With the progress of technology, every aspect of computing has taken a new turn. Ancient techniques have given way to modern methods for almost everything. From exchanging data to monitoring activities to product development, everything has been revamped. Let's take the example of backing up. Till a few years ago, the media used for backing up primarily consisted of tapes. Now everything has been moved to the Cloud. With such a drastic leap of events, why would one still stick to the old brick level backup technique for backing up individual Exchange mailboxes?
This discussion throws light on this topic and explains why sticking to this old technique is not such a great idea.
Why does the need for Brick level backup exist?
Let's start with the basic question. Why might brick level backup be needed? In most cases, there is only one reason behind it – that an organization wants to selectively backup one or more mailboxes rather than the entire database.
Arguments against Brick level backups
- #1 - Taking selective backups could be understandable when it meant backing up data to slow tapes using techniques like NT Backup utility or other third-party tools. Agreed that at that time database sizes were not as huge as Exchange 2010 and Exchange 2013 allow today, still, backing up could prove to be quite slow owing to the tape media involved. Plus, tapes had the added disadvantage of being prone to failure by the time you'd reach the end of backing up. Such failures in most cases would not even be noticeable (highly dangerous situation).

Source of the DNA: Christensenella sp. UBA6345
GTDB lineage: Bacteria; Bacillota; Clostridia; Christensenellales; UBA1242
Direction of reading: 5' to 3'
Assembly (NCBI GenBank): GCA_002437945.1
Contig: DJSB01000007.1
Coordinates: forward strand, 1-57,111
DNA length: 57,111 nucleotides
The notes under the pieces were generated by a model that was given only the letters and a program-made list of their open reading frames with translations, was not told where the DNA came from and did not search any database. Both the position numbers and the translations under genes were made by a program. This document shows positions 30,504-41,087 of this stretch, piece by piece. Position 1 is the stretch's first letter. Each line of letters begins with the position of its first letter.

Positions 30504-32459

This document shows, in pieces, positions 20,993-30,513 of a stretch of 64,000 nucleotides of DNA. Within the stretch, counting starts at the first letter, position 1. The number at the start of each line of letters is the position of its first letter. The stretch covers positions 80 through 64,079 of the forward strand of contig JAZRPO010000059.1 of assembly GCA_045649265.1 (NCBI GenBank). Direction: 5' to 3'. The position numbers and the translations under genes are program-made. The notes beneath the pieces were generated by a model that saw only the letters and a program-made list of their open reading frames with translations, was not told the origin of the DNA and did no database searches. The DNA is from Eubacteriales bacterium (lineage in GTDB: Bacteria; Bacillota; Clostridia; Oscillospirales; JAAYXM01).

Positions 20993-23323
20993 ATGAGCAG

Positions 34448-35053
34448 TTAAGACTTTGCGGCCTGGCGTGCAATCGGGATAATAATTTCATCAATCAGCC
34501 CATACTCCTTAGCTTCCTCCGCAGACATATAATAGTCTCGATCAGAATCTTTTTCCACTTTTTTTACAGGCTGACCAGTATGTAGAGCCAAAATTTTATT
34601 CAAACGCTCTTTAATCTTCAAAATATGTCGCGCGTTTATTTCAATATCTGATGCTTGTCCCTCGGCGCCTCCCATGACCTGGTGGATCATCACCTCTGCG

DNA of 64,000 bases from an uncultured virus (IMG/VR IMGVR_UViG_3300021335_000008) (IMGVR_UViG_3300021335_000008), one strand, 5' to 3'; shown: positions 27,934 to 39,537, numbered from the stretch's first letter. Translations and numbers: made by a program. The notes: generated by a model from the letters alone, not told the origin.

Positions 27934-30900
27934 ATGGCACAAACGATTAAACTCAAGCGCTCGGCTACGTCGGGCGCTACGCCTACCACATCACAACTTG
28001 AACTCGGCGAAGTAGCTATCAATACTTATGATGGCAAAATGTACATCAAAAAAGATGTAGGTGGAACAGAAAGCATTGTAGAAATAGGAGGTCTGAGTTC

- #2 – Most modern applications do not support tape backups. This includes Exchange 2010 and Exchange 2013, which don't support tape backups at least using Windows Server backup. Instead, backing up is now done using Windows Volume ShadowCopy Services (VSS) based utilities and operations. This makes the entire process much faster and more robust than before.
- #3 – It is widely stated by experts of the trade that database which are adequately and redundantly backed up (with as many as 4 copies) in the Database Availability Groups (DAGs) do not require a traditional backup system. Though inevitably, every organization would require backups to be taken for purposes such as long-term offsite storage, but at the same time, the dawn of DAGs has created a whole new environment within which to consider how and when to take backups.
- #4 – Brick level backing up is not supported by Microsoft. It doesn't provide any method to perform brick level backup. It doesn't even offer any operation that can restore information from a brick level backup and merge it into an individual mailbox seamlessly. Thus users willing to take such backups will need to come up with their own ideas for doing so.
- #5 – Restoring an individual mailbox within a database backed up using brick level technique might still be easy however, resolving any issues which might crop up during the process could prove to be a challenge.
- #6 – To take the backup of a single mailbox, using a PowerShell cmdlet called New-MailboxExportRequest cmdlet to export everything out to one or more PSTs could prove to be much more convenient and quick. Similarly, to restore content from a database, you could mount an Exchange recovery database using a backup copy and then recover the data from it using the New-MailboxRestoreRequest cmdlet.
Alternatively, there is a good solution available to replace brick level method as well as manual PowerShell command technique. Try Stellar Repair for Exchange software over Exchange brick level backup to extract and restore individual Exchange mailbox and mailbox items to Outlook PST file. Whether Exchange database is in offline mode or corrupt, you can open, export, and restore selective mailbox for good backup; rather than a complete database backup.